Nixon was taken in the third round by the Los Angeles Dodgers, and Page in the fifth round by the Milwaukee Brewers.
While information is undisclosed on how exactly this will affect their status with the UCLA football team, some sources are indicating that Nixon and Page being drafted where they were today is a strong indication that neither will end up in a UCLA football uniform.
The Nixon family had given major league baseball teams an undisclosed money figure that they said would convince him to play baseball exclusively and bypass his UCLA football scholarship. The situation is similar with Page, however, a source indicated that Page could sign, at minimum, for $2,000,000, which many believe is substantial enough to convince Page to bypass college. Speculation is that if Page is worth at least $2,000,000, than Nixon, being drafted two rounds ahead of Page, is worth substantially more – and the price that the Nixon's stipulated could very well be met.
Both Nixon and Page have indicated that they're not interested in doing what both Ricky Manning and Matt Ware did – sign a baseball contract while still playing football at UCLA, and play for their respective minor league pro clubs during the summer. Reportedly, both Nixon and Page are considered far better baseball prospects than either Manning or Ware, and it's plausible that either the Dodgers or the Brewers would pay either Nixon or Page enough money to convince them not to play college football.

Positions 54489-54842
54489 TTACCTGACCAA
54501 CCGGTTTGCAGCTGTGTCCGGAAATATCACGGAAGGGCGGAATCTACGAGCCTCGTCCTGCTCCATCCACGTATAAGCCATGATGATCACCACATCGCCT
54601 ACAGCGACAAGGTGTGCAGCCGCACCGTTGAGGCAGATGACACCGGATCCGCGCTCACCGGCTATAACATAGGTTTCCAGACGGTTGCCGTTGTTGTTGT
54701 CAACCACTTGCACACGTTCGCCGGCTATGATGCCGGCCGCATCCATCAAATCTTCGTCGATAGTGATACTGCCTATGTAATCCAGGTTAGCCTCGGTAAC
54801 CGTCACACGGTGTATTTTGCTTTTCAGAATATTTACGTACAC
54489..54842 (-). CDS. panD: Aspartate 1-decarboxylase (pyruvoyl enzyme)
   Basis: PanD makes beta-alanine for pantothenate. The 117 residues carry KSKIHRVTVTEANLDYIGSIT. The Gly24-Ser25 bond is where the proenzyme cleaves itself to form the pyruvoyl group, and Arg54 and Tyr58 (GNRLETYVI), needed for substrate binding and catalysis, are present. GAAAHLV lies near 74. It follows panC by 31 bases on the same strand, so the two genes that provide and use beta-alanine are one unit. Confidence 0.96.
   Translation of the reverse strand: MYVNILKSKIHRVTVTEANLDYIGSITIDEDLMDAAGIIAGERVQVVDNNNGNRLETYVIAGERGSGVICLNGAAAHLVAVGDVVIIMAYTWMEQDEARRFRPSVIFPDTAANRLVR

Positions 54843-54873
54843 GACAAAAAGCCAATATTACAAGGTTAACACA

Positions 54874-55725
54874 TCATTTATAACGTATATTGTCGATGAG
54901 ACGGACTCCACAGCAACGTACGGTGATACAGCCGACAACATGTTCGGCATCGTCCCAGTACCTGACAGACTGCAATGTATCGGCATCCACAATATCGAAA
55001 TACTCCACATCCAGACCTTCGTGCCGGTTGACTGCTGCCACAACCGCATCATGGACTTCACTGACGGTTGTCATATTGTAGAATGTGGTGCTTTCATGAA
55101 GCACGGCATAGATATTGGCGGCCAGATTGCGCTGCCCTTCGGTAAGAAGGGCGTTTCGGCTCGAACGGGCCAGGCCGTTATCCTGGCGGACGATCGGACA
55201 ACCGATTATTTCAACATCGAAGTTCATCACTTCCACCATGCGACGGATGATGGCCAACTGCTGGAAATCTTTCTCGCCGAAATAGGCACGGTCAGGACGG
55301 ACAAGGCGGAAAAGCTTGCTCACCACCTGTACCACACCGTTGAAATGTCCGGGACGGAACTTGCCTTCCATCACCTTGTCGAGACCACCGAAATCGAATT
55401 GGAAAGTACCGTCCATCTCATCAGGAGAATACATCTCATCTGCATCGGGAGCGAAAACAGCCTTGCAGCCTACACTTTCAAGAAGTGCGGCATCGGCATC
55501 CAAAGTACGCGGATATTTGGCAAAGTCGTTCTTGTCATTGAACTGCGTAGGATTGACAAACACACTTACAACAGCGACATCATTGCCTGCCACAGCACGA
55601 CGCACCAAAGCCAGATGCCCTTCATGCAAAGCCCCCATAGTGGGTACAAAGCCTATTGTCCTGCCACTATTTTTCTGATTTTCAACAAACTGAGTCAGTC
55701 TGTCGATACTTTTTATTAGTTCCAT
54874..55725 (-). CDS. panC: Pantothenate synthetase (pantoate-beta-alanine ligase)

It was believed before today's draft that the Nixon's money demands would more than likely not be met. But the fact he was taken in the third round is an indication that the Dodgers consider him a very serious prospect, and more than likely did so with the intention of meeting the Nixons' price.
If both Nixon and Page don't play football at UCLA, it's a pretty substantial blow to UCLA's recruiting class. Both are projected as safeties, a position that is currently fairly thin on the roster, and both were being expected to possibly come in and immediately contribute.